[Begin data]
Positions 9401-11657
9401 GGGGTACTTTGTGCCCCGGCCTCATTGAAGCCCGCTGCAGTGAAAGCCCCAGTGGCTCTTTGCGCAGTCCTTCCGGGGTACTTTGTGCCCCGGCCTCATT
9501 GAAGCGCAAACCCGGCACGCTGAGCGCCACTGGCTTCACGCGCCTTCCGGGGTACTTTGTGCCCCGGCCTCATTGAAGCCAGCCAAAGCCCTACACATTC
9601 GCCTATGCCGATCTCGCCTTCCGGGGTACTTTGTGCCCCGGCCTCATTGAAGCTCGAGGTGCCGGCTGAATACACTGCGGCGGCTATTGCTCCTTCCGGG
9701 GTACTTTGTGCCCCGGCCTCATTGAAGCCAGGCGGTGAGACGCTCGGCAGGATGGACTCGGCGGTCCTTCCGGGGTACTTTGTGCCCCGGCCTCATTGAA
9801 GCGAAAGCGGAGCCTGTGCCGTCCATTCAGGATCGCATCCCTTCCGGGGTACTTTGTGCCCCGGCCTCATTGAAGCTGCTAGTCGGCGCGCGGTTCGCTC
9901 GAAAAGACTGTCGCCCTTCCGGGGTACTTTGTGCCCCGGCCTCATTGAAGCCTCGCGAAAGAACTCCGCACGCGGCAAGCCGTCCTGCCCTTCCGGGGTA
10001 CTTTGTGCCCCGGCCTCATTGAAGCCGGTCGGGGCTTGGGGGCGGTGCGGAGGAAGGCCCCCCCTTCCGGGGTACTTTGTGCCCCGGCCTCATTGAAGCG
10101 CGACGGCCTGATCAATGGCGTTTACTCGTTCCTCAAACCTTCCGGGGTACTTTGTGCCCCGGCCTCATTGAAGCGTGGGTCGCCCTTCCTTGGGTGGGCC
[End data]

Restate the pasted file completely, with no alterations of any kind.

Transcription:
Positions 9401-11657
9401 GGGGTACTTTGTGCCCCGGCCTCATTGAAGCCCGCTGCAGTGAAAGCCCCAGTGGCTCTTTGCGCAGTCCTTCCGGGGTACTTTGTGCCCCGGCCTCATT
9501 GAAGCGCAAACCCGGCACGCTGAGCGCCACTGGCTTCACGCGCCTTCCGGGGTACTTTGTGCCCCGGCCTCATTGAAGCCAGCCAAAGCCCTACACATTC
9601 GCCTATGCCGATCTCGCCTTCCGGGGTACTTTGTGCCCCGGCCTCATTGAAGCTCGAGGTGCCGGCTGAATACACTGCGGCGGCTATTGCTCCTTCCGGG
9701 GTACTTTGTGCCCCGGCCTCATTGAAGCCAGGCGGTGAGACGCTCGGCAGGATGGACTCGGCGGTCCTTCCGGGGTACTTTGTGCCCCGGCCTCATTGAA
9801 GCGAAAGCGGAGCCTGTGCCGTCCATTCAGGATCGCATCCCTTCCGGGGTACTTTGTGCCCCGGCCTCATTGAAGCTGCTAGTCGGCGCGCGGTTCGCTC
9901 GAAAAGACTGTCGCCCTTCCGGGGTACTTTGTGCCCCGGCCTCATTGAAGCCTCGCGAAAGAACTCCGCACGCGGCAAGCCGTCCTGCCCTTCCGGGGTA
10001 CTTTGTGCCCCGGCCTCATTGAAGCCGGTCGGGGCTTGGGGGCGGTGCGGAGGAAGGCCCCCCCTTCCGGGGTACTTTGTGCCCCGGCCTCATTGAAGCG
10101 CGACGGCCTGATCAATGGCGTTTACTCGTTCCTCAAACCTTCCGGGGTACTTTGTGCCCCGGCCTCATTGAAGCGTGGGTCGCCCTTCCTTGGGTGGGCC